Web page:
Retirement wasn’t on Craig’s mind when the city hired him in 1982, one of the years it was out of Medicare. Craig grew up in National City and worked for San Diego County before he took the city job.
“I was 27 and it wasn’t a big deal,” he said. “I’m being told I’m being covered in retirement for medical. That’s cool.”
Groups of employees other than Craig’s received different benefits at different times, too.
Under the current system, a firefighter hired in 2000 would receive city health care benefits for life with Medicare eligibility. A librarian hired in 1980 would receive city health care, but no Medicare. A garbage collector hired in 2006 would receive nothing from the city at all, but would get Medicare.
Changes to the city’s coverage could affect all workers the same or the city and labor leaders could try to negotiate distinct benefits for various kinds of employees. Benefits for already retired workers, everyone agrees, won’t be touched.
Neither Sanders’ office nor union leaders would discuss the ongoing negotiations, but all indications are that the mayor is going for major cuts. City Chief Operating Officer Jay Goldstone estimated over the summer that the city might save $420 million over 10 years by reducing retiree health care costs, and said the city might go further than that. Eliminating retiree health care for all current city workers, for instance, would save an estimated $1 billion.
Should that happen, what becomes of the 1,305 current city workers hired between 1972 and 1986? They wouldn’t all fall through the health care donut hole. These workers could be eligible for Medicare through their spouses or by working somewhere else before the city hired them. Also, they could get another job after they retire from the city.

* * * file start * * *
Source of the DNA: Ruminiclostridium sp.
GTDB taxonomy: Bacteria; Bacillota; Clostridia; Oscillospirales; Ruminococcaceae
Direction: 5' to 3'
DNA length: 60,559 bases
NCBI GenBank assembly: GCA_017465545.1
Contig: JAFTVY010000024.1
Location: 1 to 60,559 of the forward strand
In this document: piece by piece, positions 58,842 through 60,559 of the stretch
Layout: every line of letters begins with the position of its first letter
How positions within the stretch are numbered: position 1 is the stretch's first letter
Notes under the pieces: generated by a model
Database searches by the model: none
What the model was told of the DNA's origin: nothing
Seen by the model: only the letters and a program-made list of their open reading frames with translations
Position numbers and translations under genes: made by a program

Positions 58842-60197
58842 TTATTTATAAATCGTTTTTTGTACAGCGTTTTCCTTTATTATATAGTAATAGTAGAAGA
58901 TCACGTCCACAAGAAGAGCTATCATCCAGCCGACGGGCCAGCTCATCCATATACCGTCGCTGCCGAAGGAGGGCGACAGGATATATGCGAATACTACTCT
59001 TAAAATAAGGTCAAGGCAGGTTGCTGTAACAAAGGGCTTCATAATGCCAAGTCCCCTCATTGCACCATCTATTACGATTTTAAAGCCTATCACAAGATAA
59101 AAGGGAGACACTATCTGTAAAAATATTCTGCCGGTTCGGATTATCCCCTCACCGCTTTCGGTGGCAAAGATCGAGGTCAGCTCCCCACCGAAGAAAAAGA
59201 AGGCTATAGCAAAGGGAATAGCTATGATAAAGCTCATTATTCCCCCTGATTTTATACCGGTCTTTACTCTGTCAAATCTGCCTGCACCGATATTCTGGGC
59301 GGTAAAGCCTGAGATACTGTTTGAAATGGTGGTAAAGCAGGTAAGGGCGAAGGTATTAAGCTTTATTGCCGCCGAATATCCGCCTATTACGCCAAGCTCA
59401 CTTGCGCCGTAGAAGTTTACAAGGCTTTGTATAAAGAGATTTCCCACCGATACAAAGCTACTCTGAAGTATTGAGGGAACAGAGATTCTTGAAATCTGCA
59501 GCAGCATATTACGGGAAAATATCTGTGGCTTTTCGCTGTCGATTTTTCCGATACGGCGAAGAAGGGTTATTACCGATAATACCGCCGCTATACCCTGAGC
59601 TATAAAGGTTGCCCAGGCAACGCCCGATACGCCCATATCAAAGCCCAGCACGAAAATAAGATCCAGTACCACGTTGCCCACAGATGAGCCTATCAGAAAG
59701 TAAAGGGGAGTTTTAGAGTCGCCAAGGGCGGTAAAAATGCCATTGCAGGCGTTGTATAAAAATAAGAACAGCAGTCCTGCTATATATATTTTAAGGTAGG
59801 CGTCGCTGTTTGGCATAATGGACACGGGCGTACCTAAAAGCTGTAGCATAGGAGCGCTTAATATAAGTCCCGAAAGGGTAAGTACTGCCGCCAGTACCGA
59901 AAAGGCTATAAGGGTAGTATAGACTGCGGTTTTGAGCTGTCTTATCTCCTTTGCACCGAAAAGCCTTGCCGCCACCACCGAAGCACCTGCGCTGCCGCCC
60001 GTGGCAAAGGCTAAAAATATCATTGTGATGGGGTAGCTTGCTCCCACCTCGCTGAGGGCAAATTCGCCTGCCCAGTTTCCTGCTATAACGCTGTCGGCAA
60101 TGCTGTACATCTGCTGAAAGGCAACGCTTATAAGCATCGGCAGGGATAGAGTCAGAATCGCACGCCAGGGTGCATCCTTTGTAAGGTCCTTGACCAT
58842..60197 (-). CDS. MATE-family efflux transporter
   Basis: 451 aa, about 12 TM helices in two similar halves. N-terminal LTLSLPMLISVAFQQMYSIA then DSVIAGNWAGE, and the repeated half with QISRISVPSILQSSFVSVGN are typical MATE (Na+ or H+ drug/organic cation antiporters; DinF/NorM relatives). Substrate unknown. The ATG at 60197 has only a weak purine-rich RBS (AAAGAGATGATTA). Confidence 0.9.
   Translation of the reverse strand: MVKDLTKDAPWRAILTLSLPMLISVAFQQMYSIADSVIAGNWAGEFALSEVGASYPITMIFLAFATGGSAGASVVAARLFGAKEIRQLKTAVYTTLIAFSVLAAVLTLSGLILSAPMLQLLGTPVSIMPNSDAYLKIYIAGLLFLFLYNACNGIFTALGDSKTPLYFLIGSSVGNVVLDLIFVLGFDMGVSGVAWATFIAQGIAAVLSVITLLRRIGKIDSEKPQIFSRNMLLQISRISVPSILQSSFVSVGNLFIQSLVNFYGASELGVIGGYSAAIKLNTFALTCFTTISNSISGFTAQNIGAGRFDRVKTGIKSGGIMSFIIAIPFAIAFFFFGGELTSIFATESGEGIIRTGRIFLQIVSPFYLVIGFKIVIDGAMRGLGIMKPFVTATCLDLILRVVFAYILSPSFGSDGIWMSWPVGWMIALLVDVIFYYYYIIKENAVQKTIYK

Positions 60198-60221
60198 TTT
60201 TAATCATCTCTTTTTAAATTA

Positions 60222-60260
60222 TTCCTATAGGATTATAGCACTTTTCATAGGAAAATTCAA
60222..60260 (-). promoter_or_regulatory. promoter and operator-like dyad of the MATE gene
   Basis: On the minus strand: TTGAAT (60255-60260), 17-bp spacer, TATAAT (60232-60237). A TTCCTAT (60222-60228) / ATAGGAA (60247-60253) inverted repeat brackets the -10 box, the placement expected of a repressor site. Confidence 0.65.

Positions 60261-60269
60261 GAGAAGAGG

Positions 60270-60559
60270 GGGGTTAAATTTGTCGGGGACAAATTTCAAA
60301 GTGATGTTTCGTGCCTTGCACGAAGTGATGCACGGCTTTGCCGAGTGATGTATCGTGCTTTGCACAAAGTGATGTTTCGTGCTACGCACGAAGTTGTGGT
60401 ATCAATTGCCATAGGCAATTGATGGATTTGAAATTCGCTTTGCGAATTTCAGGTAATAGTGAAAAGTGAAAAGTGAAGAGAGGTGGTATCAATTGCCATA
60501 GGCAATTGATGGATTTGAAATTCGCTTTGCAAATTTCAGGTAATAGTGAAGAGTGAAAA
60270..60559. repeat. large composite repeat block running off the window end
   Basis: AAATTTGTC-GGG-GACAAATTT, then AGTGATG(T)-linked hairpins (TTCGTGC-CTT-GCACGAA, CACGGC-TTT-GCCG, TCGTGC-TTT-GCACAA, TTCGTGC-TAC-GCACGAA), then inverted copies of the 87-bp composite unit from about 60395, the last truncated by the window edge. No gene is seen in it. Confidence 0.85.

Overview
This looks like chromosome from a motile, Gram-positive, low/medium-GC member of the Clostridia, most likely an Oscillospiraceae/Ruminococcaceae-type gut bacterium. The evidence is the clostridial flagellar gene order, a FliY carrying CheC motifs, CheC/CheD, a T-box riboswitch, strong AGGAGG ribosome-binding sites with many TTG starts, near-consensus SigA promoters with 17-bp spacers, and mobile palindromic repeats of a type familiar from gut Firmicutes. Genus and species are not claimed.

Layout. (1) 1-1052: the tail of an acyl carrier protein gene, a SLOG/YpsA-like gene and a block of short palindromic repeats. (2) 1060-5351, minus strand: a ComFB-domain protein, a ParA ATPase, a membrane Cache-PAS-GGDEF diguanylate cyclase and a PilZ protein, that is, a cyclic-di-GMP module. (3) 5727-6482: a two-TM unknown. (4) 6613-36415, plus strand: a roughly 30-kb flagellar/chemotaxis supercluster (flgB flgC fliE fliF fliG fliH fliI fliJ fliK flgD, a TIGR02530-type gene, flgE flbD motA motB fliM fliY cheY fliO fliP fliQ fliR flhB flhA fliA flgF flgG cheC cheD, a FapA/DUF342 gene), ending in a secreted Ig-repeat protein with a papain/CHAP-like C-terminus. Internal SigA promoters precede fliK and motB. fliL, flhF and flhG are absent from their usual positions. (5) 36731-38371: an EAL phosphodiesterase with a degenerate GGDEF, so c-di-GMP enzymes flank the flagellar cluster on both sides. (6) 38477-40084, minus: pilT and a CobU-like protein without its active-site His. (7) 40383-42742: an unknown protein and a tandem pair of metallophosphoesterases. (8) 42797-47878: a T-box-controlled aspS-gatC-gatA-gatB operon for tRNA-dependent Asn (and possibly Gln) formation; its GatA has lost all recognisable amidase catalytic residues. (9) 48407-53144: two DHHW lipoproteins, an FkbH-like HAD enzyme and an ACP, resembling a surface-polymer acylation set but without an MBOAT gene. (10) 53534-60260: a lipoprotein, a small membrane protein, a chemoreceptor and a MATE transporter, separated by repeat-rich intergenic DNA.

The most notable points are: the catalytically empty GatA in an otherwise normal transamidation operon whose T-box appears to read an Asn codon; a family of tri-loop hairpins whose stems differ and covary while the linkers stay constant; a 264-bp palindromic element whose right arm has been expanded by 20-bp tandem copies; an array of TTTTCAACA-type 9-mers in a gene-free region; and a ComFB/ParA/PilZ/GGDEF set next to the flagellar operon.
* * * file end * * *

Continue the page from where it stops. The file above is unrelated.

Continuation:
For these reasons, VanDeweghe said she didn’t know how many of them wouldn’t have Medicare access after they retire.
“The problem is that we don’t know who or how many fall into this group,” VanDeweghe said. “There’s no way for us to know.”
To be sure, these employees also could pay for their retiree health care in other ways even if the city cuts the benefit. They could use their pensions, as City Councilman Carl DeMaio has suggested in his budget plan. Further, by not paying into Medicare these workers have always received a boost, albeit small, to their take home pay. Craig said he hadn’t even noticed that bump until recently. Saving that little wouldn’t help, he added.
Both the Mayor’s Office and union leaders said that they are taking employees’ Medicare access into account during the talks. Mayoral spokeswoman Rachel Laing said the talks were real negotiations, “not a beatdown.”
“It’s a matter of trying to present something fair that labor can say is offering reasonable protection to their members,” Laing said. “And so of course things like how close people are to retirement, whether they’re Medicare eligible, etc., is going to factor into a reasonable offer.”
Laing said the Mayor’s Office also wanted to keep the city from facing a mass retirement of employees trying to secure their health care before any new agreement would take effect. Changes to health care and pension benefits in 2009 led to more than 600 employees retiring within six months, a situation the city’s retirement system described as “an exodus never seen before.”
VanDeweghe is one of those employees nearing the end of her city career.
She laughed when she recited the exact date the city hired her in 1976. Like Craig, she could fall through the donut hole. VanDeweghe hadn’t worked long enough to be eligible for Medicare before the city voted out of the system.
Her current plan? To look for another job after she retires.